3.  Re-Sale.
This is the easy part, really.  Actually, this is the FUN part.  If you've followed the structure and plan we described above, the re-sale falls into place.  And you will be working closely with your listing agent to determine all the things you need to do.  He or she will handle all of that work, and may even have a team to make it happen for you.
Sure, you could save yourself some money by doing a FSBO, but that does not make good sense.  For the $13,000 you would save in commissions, you will have to do a lot of work, you won't have professional advice and, most importantly, you will not be forming/strengthening a key team member relationship.  So, don't even think about it, you're wasting time and future money.
So Randy rehabbed a house in Stoughton and his sweetie Beth was the listing agent.  She set up the MLS and did some other marketing, then scheduled an open house on a Sunday.  Then she had an opportunity to go to a conference in Chicago on that day that she really did not want to miss.
No problem, Randy could handle it, so he got some snacks put together with lots of cheese and crackers (sounded like an open-housey thing to do), but then when he went out to put the open-house signs in the ground, it was ROCK HARD.  After several futile attempts, he came back and just put the single open house tent-sign in the driveway, hoping that people would see it and come in.  Beth would kill him for not getting more advertising out, but it was too late.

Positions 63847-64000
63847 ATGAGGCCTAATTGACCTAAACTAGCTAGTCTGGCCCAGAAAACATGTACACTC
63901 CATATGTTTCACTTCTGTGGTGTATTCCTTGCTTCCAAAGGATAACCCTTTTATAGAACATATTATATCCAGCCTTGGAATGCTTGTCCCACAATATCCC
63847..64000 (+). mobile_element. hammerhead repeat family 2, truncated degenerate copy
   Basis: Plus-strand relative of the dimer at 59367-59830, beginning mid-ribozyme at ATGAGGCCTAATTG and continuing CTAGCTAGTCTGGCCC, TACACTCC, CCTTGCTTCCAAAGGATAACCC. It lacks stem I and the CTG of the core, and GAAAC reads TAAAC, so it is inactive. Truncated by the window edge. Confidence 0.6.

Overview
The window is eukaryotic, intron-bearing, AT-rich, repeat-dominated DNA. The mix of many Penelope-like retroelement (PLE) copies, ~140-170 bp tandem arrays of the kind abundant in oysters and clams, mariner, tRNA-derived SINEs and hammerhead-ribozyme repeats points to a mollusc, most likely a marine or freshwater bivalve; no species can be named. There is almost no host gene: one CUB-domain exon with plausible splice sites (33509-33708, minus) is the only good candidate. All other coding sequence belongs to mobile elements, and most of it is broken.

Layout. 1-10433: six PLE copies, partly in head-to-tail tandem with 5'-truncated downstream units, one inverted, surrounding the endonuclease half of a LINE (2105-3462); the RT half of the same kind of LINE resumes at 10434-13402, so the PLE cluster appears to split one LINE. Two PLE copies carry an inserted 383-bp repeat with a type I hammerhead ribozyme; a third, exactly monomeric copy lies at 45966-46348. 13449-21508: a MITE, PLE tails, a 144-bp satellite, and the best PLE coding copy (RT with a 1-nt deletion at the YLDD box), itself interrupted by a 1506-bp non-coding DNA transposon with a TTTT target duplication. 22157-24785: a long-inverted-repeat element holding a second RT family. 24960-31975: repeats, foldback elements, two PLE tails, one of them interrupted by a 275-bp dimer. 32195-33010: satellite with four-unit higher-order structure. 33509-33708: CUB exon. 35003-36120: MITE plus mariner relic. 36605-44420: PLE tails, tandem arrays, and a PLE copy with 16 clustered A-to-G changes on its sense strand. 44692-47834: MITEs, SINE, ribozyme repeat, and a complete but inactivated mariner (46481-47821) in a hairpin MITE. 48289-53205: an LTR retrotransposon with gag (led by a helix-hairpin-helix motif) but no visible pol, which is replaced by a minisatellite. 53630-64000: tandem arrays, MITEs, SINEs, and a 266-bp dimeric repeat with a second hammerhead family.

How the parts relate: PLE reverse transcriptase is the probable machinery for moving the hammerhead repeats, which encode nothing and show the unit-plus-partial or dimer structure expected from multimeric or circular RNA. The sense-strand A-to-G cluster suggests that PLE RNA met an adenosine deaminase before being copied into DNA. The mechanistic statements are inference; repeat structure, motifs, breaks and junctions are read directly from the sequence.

But then again, it was really tight market at the time, inventory was low, and houses were being snapped up quickly.  Not only that, Beth had posted some really great pictures of the finished product on the MLS.  Abiding by the principle rehab rule set forth above, here's a photo of the finished kitchen taken from the exact same spot...
Beth said that he should expect about 4 couples or about 10 people to show up because the market was hot.  As it turned out, there were 63 people at that open house and they got an accepted offer 11 hours after it was listed that was $29,500 above the ARV calculated in the worksheet.  Bam.
It does happen.  The only question unanswered at this point is "will it happen for YOU?"  We've shown you exactly how, NOW you can (a) do nothing,(b) proceed slow and cautiously, or (c) step off the curb and get to work.  Your choice.
Oh, and in case you were wondering, that cheese was gone in about 15 minutes.
Chris & Randy